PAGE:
Mobile Money: The Effect of Service Quality and Competition on Demand

by Karthik Balasubramanian & David F. Drake

Executive Summary — Mobile money—the use of electronic money transfer through cellular networks—is rapidly expanding in developing countries, especially among the "unbanked." One persistent problem for mobile money agents, however, has been managing inventory and service quality. Using data from Kenya and Uganda, two East African countries at different stages of mobile money market development, the authors introduce an operations management lens for mobile money and explore the effects of competition and service quality on demand.

Author Abstract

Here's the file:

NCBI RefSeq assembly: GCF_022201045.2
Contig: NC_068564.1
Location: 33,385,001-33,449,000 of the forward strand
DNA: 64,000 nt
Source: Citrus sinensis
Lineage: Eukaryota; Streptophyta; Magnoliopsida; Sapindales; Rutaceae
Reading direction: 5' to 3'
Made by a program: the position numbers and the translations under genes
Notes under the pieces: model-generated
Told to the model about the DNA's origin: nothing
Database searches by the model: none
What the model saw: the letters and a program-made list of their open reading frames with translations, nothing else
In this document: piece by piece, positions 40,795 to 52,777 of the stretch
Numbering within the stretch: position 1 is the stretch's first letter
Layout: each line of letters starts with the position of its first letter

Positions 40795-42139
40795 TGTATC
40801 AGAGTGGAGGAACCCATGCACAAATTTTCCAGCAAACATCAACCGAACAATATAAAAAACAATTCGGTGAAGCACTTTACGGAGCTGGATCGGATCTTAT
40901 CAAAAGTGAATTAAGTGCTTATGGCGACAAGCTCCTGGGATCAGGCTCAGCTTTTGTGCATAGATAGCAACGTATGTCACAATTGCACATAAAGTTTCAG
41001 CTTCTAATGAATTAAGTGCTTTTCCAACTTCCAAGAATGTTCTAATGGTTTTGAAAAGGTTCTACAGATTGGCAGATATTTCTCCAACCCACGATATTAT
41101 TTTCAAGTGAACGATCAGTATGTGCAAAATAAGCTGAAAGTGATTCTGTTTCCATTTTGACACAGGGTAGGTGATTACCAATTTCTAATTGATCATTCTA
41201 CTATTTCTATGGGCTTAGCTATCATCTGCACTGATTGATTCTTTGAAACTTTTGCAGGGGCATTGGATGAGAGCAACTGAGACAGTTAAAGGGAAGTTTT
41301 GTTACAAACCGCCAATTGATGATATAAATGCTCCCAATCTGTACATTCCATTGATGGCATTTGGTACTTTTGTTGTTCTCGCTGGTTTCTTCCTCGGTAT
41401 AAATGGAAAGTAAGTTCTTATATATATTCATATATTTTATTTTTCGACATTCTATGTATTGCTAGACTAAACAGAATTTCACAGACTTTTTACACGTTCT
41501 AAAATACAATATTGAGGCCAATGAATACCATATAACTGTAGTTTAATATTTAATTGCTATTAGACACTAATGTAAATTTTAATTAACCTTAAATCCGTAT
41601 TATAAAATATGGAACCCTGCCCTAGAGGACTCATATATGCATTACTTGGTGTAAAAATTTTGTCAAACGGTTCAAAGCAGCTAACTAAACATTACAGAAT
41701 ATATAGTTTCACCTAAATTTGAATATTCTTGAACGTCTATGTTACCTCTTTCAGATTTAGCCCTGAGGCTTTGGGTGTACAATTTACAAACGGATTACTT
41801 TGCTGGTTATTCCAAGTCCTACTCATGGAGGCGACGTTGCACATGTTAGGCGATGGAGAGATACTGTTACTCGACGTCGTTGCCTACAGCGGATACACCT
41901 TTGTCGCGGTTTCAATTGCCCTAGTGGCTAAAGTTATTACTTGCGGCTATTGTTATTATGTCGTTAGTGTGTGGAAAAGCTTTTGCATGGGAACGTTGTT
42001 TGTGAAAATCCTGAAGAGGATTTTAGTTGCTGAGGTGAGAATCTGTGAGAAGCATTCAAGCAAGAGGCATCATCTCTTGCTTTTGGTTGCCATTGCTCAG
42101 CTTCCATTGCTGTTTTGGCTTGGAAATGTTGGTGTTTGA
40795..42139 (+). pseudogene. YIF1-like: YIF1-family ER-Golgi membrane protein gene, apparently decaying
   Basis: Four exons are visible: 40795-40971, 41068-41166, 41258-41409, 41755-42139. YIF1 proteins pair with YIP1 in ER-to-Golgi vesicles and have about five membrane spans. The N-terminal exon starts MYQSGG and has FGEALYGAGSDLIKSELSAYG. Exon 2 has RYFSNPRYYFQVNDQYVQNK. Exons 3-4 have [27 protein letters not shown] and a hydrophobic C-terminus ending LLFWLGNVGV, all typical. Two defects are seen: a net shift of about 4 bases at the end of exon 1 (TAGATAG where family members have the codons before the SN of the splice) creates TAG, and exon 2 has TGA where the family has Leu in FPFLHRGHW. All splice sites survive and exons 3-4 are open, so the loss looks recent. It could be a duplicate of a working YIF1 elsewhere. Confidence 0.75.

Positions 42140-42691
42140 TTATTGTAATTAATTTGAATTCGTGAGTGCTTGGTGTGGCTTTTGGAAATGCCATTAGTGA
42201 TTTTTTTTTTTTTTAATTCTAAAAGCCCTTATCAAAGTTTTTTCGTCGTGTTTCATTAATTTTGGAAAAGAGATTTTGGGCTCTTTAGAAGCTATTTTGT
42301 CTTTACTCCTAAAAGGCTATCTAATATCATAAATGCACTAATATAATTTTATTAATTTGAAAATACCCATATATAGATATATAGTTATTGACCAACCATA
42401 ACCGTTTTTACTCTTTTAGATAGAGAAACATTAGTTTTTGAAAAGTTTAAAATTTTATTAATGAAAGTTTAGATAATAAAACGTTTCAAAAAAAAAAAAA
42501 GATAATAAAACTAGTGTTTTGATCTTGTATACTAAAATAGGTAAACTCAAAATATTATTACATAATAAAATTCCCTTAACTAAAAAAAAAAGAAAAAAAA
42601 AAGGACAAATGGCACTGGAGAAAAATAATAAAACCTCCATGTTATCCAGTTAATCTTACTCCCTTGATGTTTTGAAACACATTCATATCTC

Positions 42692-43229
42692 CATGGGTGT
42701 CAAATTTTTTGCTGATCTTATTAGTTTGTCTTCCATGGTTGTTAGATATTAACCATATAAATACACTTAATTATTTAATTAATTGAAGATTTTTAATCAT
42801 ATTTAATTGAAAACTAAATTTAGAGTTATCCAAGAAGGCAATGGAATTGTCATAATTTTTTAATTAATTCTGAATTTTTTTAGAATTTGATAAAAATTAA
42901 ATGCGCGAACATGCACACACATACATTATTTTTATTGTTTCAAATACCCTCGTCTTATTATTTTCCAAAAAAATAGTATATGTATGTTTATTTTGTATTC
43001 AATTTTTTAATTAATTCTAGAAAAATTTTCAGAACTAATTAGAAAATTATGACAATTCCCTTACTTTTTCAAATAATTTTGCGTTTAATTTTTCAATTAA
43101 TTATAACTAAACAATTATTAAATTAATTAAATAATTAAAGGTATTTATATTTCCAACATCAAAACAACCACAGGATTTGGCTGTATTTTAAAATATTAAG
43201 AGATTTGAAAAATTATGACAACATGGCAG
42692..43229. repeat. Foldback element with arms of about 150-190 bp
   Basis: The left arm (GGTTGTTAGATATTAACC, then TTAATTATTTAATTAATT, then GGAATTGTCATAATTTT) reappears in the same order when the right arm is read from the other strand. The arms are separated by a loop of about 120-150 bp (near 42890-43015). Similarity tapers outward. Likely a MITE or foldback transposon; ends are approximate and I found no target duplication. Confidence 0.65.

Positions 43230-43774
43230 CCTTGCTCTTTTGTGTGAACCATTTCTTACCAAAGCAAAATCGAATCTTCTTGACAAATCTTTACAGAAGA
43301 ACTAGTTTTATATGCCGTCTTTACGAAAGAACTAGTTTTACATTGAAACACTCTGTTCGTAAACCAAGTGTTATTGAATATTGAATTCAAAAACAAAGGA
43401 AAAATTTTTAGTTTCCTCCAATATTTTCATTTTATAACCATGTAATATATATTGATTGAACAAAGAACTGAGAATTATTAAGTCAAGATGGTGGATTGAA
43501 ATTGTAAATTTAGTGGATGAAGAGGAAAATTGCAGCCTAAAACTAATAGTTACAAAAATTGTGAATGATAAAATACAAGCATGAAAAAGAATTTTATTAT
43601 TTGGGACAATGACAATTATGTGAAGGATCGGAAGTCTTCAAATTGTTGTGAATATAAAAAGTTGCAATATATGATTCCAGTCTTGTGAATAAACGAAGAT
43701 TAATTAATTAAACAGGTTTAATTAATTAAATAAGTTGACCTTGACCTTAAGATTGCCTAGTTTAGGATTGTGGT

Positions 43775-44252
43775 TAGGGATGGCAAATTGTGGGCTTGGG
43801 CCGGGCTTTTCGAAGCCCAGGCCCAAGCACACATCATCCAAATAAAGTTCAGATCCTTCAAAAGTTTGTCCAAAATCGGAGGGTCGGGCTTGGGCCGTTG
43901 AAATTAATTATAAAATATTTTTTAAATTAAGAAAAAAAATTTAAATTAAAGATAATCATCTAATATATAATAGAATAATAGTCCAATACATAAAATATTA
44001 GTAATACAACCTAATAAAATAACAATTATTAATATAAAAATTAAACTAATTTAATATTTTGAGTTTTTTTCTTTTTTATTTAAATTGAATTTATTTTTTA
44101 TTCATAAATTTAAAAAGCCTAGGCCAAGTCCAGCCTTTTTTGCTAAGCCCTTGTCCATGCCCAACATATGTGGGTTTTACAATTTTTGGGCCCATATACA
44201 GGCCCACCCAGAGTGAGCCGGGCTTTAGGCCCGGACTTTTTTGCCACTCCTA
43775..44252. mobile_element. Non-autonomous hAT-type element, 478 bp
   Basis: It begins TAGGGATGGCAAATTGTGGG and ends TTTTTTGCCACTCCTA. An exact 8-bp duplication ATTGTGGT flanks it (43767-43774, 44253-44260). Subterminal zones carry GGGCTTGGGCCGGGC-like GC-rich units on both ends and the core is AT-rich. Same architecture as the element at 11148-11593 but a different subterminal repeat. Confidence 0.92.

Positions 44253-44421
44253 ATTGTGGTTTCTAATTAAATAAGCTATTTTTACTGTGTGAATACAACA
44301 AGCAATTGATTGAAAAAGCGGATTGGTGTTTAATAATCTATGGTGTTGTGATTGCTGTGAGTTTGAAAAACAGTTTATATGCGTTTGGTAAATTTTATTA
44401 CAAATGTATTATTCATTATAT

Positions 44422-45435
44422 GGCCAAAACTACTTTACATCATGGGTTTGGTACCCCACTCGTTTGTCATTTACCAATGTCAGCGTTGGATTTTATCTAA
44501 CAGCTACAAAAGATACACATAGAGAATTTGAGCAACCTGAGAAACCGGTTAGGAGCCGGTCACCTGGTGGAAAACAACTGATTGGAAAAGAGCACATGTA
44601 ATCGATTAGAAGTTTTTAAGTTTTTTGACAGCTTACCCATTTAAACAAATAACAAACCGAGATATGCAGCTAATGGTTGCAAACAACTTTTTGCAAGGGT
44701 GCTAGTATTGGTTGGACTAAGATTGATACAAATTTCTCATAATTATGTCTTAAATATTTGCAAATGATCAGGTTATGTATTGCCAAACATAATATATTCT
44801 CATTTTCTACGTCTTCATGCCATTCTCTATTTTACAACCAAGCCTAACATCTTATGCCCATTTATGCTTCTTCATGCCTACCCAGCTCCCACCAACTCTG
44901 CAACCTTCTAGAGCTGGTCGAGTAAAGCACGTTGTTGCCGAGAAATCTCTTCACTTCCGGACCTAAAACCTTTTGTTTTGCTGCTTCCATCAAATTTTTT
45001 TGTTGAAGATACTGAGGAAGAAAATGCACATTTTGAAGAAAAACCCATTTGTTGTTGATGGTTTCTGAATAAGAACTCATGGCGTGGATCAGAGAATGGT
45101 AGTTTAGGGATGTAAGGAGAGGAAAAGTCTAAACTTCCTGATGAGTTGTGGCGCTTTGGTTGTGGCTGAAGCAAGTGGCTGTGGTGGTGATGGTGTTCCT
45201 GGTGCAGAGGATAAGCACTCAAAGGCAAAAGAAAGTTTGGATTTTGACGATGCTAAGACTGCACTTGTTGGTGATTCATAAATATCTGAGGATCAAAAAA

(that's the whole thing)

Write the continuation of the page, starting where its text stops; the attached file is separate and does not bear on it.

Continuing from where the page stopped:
The use of electronic money transfer through cellular networks ("mobile money") is rapidly increasing in the developing world. The resulting electronic currency ecosystem could improve the lives of the estimated 2 billion people who live on less than $2 a day by facilitating more secure, accessible, and reliable ways to store and transfer money than are currently available. The development of this ecosystem requires a network of agents to conduct cash-for-electronic value transactions and vice versa. This paper estimates the effect of competition and service quality on mobile money demand. In this setting, service quality consists of service reliability (lower stockout and system downtime rates), pricing transparency, and agent expertise. Among our results, we find that agents experience reduced demand for service failures due to stockouts, but not for service failures due to network downtime, suggesting that consumers differentially ascribe responsibility for service failure based on the type of failure they experience. We find that both stockout rate and agent expertise are important competitive dimensions in this setting. Pricing transparency, on the other hand, has a main effect on demand but has no significant interaction with competitive intensity. This paper furthers our understanding of the impact and interaction of quality and competition in service settings, while developing a foundation for the exploration of mobile money by OM scholars.

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